Apr 12 2007
By Crystal Bonvillian
Christmas has come early for the Cleveland Avenue YMCA.
The 47-year-old community facility will get a long overdue face-lift, thanks to a federal appropriation worth nearly a quarter of a million dollars.
U.S. Sen. Richard Shelby, R-Tuscaloosa, announced Tuesday that the Department of Housing and Urban Development's Economic Development Initiative has awarded a $247,500 grant toward improvements at the Cleveland Avenue YMCA. Shelby, who has long been an advocate for the facility, helped secure the funds during the fiscal year 2006 appropriations process.
Willie Jones, executive director of the branch on Rosa L. Parks Avenue, said he was not anticipating such a large sum.
"I've always said, any time we can receive funds that are not budgeted, it's Christmas on Rosa Parks," Jones said.
The money will go toward refurbishing the facility, which was built in 1960. According to the facility's Web site, the branch was built with assistance from the Rev. Martin Luther King Jr. and the Montgomery Improvement Association, which donated $20,000 left over from the Rosa L. Parks Defense Fund.
The federal money will allow the YMCA to make a lot of improvements to the Cleveland Avenue branch, including painting, replacing the air-conditioning system and making some pool repairs, Jones said.
Bob McGaughey, president of the Montgomery Area YMCA, said other improvements will include the resealing of bricks and replacement of doors to "shore up" the building.
"They're not the fun, glamorous type of things, but they are the things that will keep the building in service for years to come," McGaughey said.
The branch's fitness center also will get an upgrade, McGaughey said.
"And within this next year, we will be adding a youth fitness center," McGaughey said. "That money will come from capital improvement funds, but this grant will help clear the way."
Both McGaughey and Jones call Shelby a "dear friend" to the Cleveland Avenue YMCA. Since 1998, Shelby has helped Jones bring in more than $3 million in federal funds for the branch and its programs.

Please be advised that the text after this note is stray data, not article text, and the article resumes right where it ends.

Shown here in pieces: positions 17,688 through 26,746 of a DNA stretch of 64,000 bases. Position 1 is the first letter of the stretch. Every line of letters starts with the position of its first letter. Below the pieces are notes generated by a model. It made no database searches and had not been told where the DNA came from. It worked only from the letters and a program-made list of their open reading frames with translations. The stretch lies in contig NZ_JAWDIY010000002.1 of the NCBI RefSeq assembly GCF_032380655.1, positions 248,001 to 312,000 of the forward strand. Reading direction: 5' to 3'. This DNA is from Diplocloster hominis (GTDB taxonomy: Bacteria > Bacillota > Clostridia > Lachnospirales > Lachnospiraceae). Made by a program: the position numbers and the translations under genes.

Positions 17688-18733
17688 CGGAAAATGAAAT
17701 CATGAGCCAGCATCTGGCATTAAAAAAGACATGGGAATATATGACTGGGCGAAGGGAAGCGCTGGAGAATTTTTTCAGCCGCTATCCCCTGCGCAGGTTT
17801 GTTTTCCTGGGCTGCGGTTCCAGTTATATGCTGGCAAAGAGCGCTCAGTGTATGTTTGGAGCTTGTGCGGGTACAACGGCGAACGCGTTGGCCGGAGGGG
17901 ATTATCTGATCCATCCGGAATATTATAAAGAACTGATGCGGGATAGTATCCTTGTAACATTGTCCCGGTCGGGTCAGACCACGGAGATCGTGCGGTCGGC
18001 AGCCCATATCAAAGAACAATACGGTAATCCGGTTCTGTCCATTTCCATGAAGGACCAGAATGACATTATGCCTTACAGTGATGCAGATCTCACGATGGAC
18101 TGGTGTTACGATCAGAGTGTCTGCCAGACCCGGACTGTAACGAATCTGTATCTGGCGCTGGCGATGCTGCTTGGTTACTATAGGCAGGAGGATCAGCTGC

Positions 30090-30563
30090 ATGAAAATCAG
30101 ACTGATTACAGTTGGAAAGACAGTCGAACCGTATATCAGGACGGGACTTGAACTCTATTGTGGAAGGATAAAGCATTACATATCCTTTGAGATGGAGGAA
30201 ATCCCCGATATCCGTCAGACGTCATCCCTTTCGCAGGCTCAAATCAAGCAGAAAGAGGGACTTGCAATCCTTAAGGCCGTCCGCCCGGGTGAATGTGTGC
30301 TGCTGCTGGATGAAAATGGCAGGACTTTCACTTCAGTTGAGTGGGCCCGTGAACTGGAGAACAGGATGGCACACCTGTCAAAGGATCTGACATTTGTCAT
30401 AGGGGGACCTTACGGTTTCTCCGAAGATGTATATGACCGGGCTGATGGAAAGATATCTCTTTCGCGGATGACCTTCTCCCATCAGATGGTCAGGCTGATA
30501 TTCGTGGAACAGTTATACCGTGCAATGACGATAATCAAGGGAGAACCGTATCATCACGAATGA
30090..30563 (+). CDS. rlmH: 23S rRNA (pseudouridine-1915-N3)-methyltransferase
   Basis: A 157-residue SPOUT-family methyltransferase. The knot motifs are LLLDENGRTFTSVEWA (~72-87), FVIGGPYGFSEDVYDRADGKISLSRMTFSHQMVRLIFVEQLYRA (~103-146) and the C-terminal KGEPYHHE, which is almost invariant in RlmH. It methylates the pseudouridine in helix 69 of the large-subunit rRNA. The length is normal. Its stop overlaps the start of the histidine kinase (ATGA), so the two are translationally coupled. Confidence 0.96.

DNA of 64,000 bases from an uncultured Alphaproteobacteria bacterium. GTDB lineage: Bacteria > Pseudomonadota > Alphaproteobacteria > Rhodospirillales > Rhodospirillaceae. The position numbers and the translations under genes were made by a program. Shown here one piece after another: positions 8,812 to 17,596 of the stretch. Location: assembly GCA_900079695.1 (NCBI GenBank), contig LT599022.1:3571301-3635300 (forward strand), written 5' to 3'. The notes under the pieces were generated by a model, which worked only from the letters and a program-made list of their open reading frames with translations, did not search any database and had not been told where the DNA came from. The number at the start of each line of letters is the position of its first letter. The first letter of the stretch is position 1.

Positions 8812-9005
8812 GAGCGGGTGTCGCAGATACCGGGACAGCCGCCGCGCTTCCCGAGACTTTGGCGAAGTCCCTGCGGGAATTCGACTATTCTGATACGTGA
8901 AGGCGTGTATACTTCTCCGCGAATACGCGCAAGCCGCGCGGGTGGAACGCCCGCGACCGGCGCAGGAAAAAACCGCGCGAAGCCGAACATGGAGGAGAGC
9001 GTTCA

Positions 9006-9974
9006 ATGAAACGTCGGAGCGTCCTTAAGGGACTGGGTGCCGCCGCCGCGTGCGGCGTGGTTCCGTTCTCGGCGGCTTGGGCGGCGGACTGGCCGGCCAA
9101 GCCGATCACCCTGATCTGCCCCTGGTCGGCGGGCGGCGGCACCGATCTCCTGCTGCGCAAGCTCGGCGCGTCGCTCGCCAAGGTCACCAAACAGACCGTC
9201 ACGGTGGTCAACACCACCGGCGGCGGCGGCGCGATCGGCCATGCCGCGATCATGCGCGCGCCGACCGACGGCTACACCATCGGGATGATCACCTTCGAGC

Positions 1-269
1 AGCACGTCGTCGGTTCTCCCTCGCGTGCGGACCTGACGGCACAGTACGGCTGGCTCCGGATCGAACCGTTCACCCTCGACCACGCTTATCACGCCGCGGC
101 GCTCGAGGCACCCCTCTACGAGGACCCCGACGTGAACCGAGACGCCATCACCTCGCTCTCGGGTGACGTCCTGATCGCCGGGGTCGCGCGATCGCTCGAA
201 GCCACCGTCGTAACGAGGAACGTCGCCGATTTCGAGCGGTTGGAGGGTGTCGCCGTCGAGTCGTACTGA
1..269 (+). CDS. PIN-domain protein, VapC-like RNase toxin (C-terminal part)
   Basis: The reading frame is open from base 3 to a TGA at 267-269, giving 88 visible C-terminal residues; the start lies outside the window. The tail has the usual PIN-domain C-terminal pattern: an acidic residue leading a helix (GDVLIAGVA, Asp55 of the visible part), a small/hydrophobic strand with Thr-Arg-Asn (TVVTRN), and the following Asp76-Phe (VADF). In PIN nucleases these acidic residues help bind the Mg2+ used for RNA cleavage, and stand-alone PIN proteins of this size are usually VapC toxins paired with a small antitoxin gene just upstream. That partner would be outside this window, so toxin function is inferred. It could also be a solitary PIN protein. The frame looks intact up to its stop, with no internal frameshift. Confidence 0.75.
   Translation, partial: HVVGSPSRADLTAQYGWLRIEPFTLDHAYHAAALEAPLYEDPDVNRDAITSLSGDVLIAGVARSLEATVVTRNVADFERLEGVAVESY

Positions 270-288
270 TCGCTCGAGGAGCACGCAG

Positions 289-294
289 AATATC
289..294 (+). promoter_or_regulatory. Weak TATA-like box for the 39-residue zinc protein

Shelby praised the facility in a statement released Tuesday by his office.
"For many years, Montgomery's YMCA has been an educational center for at-risk youth in our state's capital," Shelby said in a news release. "I hope these improvements will allow the Cleveland Avenue YMCA to serve the community for generations to come."
The Cleveland Avenue branch has more than 1,000 members, primarily children, McGaughey said. It offers them a number of the "typical" activities, such as swimming and youth sports, plus programs such as dance and computer through the adjoining Cultural Arts and Education Center, which was built with funds Shelby secured in 1998.
The center opened in 2000.
"It provides a safe place for children to go after school," McGaughey said of the Cleveland Avenue facility. "We have a huge after-school care program, and a lot of tutorial work goes on there as well."
The offerings do not end with the school year. The summer programs see 400 to 500 children each year, he said.
"We give them everything from the arts to athletics, from tutoring to child care and all in between," McGaughey said.
Jones said federal funding is vital to keeping alive the programs that help the children he said are underserved in the community.
"When you work with at-risk youth, you know that by doing that, you're dealing with a segment of the community that maybe cannot pay the cost of the program," Jones said. "You've got to figure out a way to help fund it."